This year, I'm dedicated to becoming more intentional about how I relate to my work. I see now that for far too long I have allowed fear and insecurity to limit my creative freedom, opting instead to keep my feelings detached and keep personal expression out of my art. Though this meant I could easily continue producing content, it wasn't doing me any favors; creating has been a way for me to heal in the past, and while it still is, this year I want to get even more out of it - by putting a bit more of myself into each project. Instead of offering surface-level connection with others through my art, I want my creativity to be part of a spiritual journey for us both. So if you're feeling brave enough to join me on this new adventure, please do - all are welcome!
Taking this first step out of my comfort zone is a giant leap for me, and I'm so proud to share this personal artwork of my younger brother, who also happens to be my best friend. I have spent most of my lifetime admiring his softness and light - something so quiet, almost invisible, until you get to know him and feel the presence he emits. That tenderness and tranquillity he carries still grows even brighter, and even amidst today’s hardships of being a black man in modern society!
This artwork speaks to other black men, showing them that they always have permission to embrace their softness and compassion; it serves as a reminder of just how beautiful these qualities are. The colours emphasize this sentiment – that sensitivity is something to be celebrated!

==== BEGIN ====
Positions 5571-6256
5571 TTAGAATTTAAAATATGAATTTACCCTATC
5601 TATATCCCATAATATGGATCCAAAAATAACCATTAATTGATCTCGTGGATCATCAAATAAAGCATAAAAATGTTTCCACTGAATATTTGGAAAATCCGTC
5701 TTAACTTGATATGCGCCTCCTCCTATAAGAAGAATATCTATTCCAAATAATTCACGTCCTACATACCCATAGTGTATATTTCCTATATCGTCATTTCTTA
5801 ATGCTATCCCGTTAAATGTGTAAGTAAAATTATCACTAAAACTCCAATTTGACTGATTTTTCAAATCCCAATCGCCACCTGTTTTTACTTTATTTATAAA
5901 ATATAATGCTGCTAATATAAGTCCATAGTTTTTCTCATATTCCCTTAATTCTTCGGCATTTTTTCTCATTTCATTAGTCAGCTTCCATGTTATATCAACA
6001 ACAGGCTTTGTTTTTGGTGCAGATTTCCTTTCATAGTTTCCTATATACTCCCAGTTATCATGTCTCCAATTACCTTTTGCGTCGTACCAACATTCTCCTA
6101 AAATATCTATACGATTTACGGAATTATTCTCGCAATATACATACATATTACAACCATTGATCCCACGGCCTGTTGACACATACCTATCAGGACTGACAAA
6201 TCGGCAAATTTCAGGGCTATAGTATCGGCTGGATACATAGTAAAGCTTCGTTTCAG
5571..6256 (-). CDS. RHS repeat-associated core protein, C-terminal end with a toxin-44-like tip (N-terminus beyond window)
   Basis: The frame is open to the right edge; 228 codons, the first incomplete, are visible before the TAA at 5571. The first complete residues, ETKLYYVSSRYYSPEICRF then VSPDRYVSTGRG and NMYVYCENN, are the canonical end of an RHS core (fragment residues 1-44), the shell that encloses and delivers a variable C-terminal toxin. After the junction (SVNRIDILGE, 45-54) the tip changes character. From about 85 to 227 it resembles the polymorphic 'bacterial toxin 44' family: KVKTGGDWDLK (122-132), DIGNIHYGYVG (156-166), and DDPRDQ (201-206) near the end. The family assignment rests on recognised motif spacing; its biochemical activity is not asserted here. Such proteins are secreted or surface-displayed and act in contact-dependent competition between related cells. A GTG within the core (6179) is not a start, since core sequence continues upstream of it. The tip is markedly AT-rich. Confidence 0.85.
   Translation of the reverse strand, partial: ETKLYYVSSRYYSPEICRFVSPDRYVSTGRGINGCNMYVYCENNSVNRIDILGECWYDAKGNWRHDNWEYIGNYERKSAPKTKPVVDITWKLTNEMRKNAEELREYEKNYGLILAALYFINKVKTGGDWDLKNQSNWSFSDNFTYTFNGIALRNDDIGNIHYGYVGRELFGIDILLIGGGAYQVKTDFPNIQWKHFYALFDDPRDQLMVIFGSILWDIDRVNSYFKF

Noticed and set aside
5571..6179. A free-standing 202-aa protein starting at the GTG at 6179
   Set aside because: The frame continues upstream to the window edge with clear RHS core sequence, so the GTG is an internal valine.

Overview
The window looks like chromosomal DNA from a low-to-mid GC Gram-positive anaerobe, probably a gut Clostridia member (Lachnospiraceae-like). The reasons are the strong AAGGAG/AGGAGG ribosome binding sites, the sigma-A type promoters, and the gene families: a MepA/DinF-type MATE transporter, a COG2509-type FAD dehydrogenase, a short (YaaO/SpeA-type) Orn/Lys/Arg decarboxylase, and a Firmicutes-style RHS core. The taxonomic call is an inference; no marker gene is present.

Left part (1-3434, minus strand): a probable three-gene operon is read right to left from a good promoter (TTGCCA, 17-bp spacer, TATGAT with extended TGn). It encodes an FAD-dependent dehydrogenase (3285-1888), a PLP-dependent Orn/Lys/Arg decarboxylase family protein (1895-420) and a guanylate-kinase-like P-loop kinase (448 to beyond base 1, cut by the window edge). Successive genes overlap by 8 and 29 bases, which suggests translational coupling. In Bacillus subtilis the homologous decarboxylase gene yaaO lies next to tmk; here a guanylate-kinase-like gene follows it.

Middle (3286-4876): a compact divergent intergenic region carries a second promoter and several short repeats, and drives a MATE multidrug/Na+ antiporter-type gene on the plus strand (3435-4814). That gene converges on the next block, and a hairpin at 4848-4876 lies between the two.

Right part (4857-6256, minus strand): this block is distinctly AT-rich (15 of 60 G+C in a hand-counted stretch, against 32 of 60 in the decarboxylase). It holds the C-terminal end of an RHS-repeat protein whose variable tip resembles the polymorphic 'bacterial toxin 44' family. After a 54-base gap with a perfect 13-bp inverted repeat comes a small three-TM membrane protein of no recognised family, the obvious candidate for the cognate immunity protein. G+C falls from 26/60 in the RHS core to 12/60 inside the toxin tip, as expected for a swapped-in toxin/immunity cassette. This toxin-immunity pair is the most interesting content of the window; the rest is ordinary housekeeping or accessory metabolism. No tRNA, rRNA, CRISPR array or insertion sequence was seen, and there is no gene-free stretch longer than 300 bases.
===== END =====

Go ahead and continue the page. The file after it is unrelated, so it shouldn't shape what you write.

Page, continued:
The artwork is also meant to remind us all that there is beauty in fragile emotions and sensitivities, giving permission for them to be allowed to exist and be seen by others. It aims to spark conversations about what beauty looks like in all its complexities and nuances ––
Despite the obstacles many face day after day, I'm grateful that I and so many others have such a profound connection with our inner light.
My current project, “Constellations: Global Reflections“ (CGR) channels the energy and attention from world leaders attending the G20 summit in Bali to the general public through 20 site-specific artworks reflecting on current environmental and humanitarian crises.
The project realizes artists thought provoking commissions and investigations of ecology, colonialism, and consumption amid the political arena. It consists of an extremely diverse group of artists from around the world including myself.
The highly visible exhibition may be seen in the day and night on Kura Kura Bali through 2023.
You can read more about it here:
OR watch the interview here:
New in Store: